By Vlad Vidaeff
Mark Zuckerberg and the creative team in Menlo Park sure have been busy as of late. Facebook has been steadily rolling out waves upon waves of new features. Better yet: there are exciting new features on the way in the near future as well!
Many of the recent new features have been all about customization. While some are minor, there are a few which stick out. One is the option of replacing your profile picture with a short, looping video. This gives you the opportunity to add some style and flair to the area of your profile which users look at first upon visiting your page. Another cool feature is temporary profile pictures. These pictures are sure to appeal to all the sports fanatics! A couple months ago, when the Supreme Court decided that gay marriage was legal, Facebook added a feature that allowed users to show their support for the decision. Building upon the popularity of that feature, users are now able to add temporary photos that show their support for their favorite college or professional sports teams. With the Houston Rockets’ season starting this evening, feel free to show your support for your hometown team! For a list of other features recently added, click here.
In another interesting addition, you now have the ability to post GIFs on Facebook. Animation takeover! The process is simple: drop the link of the GIF of your choice into the status update bar and voila! GIFs can come from all of your favorite sources including Tumblr, Imgur, a Google Image search, etc. Cue the onslaught of cute animals doing ridiculous things populating your newsfeed. Sometimes pictures, or better yet, animated pictures, are worth a 1,000 words.
Some Facebook features rumored to be in the pipeline are creating quite the hype. One of these is emoji reactions. For as long as we can remember, the only way users have been able to react to someone’s status update, photo, video, etc. has been to either like or comment the post. However, depending on the subject of the post, liking the post in question may not be an appropriate or ideal way to express your feelings. Emoji reactions are meant to expand the way in which you can interact with others on Facebook. There are six emoji reactions in the pipeline: love, haha, yay, wow, sad, and angry. These reactions are only available in Spain and Ireland at the moment but they will soon be finding their way to your feed. Why Spain and Ireland? Your guess is as good as mine. Perhaps Spaniards and the Irish are especially expressive people?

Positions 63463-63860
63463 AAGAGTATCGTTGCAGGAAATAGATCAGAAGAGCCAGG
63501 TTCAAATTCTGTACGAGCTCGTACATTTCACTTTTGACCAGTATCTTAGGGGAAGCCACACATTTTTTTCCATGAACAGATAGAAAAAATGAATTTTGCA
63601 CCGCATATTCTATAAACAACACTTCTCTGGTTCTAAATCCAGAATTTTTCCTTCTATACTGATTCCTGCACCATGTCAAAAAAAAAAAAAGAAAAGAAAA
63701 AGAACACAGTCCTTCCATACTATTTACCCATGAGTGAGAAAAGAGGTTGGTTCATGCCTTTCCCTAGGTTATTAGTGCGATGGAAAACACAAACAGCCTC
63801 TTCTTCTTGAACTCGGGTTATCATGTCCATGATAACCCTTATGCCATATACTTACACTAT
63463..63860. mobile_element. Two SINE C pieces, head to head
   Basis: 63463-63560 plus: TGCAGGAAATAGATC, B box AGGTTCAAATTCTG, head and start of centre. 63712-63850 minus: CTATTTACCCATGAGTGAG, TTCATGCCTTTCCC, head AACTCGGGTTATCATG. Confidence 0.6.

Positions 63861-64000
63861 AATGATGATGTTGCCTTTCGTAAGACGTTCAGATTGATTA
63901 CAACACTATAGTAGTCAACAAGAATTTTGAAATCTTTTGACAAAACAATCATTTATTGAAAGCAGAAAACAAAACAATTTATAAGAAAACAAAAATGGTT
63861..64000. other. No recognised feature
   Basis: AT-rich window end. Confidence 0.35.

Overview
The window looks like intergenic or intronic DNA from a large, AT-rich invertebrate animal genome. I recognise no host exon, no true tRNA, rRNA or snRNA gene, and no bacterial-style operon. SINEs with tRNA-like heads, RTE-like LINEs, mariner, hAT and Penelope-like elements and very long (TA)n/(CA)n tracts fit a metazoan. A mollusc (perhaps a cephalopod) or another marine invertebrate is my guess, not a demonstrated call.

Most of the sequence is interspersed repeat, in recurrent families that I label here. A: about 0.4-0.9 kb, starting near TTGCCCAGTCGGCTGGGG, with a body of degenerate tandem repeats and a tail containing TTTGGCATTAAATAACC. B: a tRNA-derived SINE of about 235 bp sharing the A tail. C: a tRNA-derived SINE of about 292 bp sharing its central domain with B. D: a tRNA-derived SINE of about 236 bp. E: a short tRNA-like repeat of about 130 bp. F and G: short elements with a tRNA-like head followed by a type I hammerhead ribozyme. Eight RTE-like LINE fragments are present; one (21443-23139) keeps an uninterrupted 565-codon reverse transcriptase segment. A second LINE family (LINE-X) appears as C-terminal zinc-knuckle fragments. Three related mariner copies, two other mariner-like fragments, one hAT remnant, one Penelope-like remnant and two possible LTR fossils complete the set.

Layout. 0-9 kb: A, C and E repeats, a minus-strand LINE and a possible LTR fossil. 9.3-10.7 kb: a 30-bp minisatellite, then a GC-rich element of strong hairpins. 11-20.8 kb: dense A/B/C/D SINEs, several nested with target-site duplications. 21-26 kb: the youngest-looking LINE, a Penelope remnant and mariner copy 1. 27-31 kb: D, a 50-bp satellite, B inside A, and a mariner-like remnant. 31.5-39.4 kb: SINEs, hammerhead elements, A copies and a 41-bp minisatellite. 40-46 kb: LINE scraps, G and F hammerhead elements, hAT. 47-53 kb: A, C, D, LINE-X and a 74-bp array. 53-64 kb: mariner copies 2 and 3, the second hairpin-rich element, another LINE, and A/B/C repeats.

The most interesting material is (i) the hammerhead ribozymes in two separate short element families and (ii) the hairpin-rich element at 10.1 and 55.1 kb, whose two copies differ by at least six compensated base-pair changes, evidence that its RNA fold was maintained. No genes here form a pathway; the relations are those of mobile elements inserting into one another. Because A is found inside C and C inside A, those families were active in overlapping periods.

The last Facebook feature is one that the masses have been requesting for years and years: a dislike button. Similar to emoji reactions, there are some status updates where a “like” would not be appropriate i.e. a death in the family or a crisis. However, don’t expect a real dislike button. Zuckerberg and company are being careful with this new feature as they don’t want to open up a can of worms. Facebook certainly doesn’t want to facilitate an environment of negativity on its own platform. Instead, Facebook wants its “dislike button” to serve the purpose of being a way to sympathize with others. It will be interesting to see how everything shakes out as this feature calls for some sensitivity and finesse. I mean do we really want people to have the ability to dislike your friend’s meal pictures, baby pictures, or dog and cat pictures? On second thought, that doesn’t sound quite so bad!
From a marketer’s perspective, what impact will these new features have upon how we gauge the success or failure of our social media campaigns? In analyzing social media posts, marketers often look at new fans, likes, comments, shares, reach, and engagement as key metrics. How will we measure likes when we have to compare them to yays, wows, or hahas? Is a like equivalent to a yay? Is a wow better than a like? As you can see, things start to get complicated quickly. These issues will be worked out in time as best practices develop but one thing is for sure: having the ability to better understand how your fans feel about your post is exactly what we want as marketers.